The sister of one of loyalist killer Michael Stone’s victims has been granted leave to challenge his eligibility to seek parole.
Stone was handed a 30-year sentence in 1988 after being convicted of six murders.
These included an infamous attack on the funeral of three Provisional IRA members who had been killed by the SAS in Gibraltar.
Three men – Thomas McErlean, 20, John Murray, 26, and Kevin Brady, 30 – died as Stone attacked mourners at Milltown Cemetery in Belfast.
But Stone was returned to prison in 2007 after attempting to attack Parliament Buildings at Stormont armed with an imitation gun and explosive devices.
The Belfast man, who has a strong interest in art, later claimed the incident had been performance art.
His 30-year sentence was due to have completed in July.
Counsel for the Department of Justice told the hearing that after that date, Stone became eligible to apply for release.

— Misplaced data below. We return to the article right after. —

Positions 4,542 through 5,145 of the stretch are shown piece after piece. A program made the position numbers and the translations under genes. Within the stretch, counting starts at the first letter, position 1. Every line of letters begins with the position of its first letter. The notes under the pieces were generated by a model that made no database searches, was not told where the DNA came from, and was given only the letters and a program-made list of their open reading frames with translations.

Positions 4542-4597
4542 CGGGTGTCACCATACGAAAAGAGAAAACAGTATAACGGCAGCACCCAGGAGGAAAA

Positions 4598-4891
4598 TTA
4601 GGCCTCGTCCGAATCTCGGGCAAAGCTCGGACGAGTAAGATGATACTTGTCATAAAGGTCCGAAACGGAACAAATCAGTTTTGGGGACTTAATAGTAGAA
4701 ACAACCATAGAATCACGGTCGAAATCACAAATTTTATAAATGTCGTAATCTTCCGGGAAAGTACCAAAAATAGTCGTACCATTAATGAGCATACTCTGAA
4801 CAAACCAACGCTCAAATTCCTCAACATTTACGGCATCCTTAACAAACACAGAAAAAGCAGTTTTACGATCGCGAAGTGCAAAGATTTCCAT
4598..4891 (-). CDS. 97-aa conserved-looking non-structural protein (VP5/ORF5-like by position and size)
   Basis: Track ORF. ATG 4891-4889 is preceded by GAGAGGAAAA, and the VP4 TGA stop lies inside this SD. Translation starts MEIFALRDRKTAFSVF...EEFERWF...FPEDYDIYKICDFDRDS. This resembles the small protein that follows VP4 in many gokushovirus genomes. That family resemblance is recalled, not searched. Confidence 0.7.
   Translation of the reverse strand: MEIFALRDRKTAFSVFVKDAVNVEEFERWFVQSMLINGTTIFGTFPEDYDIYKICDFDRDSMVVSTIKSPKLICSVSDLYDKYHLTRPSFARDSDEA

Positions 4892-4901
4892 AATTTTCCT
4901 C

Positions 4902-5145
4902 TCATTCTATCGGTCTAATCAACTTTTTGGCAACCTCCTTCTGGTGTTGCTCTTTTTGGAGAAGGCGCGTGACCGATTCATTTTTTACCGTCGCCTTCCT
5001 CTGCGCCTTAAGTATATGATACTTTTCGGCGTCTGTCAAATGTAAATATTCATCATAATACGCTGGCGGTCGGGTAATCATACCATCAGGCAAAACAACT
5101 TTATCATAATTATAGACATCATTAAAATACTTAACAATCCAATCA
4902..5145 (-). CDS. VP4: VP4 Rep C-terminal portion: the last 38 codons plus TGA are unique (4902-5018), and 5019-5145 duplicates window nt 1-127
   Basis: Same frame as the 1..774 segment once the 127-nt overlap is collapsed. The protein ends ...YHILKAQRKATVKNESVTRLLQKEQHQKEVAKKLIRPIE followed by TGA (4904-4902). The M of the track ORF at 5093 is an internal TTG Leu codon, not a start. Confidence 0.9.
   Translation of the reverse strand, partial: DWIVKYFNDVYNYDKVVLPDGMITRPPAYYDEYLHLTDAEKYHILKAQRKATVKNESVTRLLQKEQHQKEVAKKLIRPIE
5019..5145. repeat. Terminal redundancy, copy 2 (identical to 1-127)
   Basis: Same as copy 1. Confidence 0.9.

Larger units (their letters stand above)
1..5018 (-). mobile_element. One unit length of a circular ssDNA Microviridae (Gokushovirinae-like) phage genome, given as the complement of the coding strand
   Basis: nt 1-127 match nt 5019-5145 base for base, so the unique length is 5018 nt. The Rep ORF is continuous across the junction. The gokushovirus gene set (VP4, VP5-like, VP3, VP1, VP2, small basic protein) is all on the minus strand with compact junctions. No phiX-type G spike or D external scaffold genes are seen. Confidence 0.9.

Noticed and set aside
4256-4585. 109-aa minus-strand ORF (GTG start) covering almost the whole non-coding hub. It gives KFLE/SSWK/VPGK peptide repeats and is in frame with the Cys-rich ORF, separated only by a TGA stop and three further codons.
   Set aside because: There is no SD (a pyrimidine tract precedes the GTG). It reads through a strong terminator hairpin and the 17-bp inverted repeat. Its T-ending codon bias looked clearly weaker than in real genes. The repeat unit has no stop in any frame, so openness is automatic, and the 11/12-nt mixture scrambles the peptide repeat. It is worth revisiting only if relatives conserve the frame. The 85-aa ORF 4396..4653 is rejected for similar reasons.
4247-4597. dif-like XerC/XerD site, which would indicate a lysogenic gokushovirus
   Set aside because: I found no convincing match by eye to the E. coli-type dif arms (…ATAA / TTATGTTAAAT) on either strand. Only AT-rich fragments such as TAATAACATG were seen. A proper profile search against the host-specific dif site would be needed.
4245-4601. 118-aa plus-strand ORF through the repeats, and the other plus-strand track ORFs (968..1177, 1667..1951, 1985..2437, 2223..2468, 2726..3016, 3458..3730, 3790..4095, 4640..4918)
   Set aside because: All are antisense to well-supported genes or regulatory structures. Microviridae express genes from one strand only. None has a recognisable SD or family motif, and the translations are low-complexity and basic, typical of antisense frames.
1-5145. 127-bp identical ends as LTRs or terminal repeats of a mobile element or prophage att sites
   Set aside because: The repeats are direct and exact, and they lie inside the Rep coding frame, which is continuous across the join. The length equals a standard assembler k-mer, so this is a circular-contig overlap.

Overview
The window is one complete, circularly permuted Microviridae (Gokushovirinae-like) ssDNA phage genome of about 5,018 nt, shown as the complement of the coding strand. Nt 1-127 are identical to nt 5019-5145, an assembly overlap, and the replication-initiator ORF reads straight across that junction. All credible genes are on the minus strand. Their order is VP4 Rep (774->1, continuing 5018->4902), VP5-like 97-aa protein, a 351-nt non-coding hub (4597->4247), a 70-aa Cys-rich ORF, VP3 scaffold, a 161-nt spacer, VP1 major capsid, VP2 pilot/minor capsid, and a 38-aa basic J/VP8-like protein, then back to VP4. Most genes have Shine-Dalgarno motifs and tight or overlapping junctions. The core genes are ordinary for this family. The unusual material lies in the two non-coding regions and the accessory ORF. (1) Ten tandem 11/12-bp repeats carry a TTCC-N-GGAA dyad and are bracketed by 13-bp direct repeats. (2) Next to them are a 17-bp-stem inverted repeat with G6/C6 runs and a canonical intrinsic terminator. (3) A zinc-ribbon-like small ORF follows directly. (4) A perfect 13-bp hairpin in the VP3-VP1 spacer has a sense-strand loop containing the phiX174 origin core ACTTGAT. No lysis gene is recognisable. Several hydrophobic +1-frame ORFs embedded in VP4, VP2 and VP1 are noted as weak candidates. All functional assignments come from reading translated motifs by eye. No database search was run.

Counsel for Stone agreed with the calculation that his client’s sentence is completed. He told the court Stone is in the second stage of applying for release and due to face an oral hearing.
Deborah McGuinness, sister of Mr McErlean, applied to bring a judicial review of the Department of Justice calculations of his time served in prison.
She was at Belfast High Court on Wednesday with several family members, including Mr McErlean’s wife.
Her application was granted by Mr Justice McCloskey following a brief hearing.
“The court being satisfied that an arguable case with a reasonable prospect of success has been established, leave to apply for judicial review is hereby granted,” he said.
The case is next set to be mentioned early next year.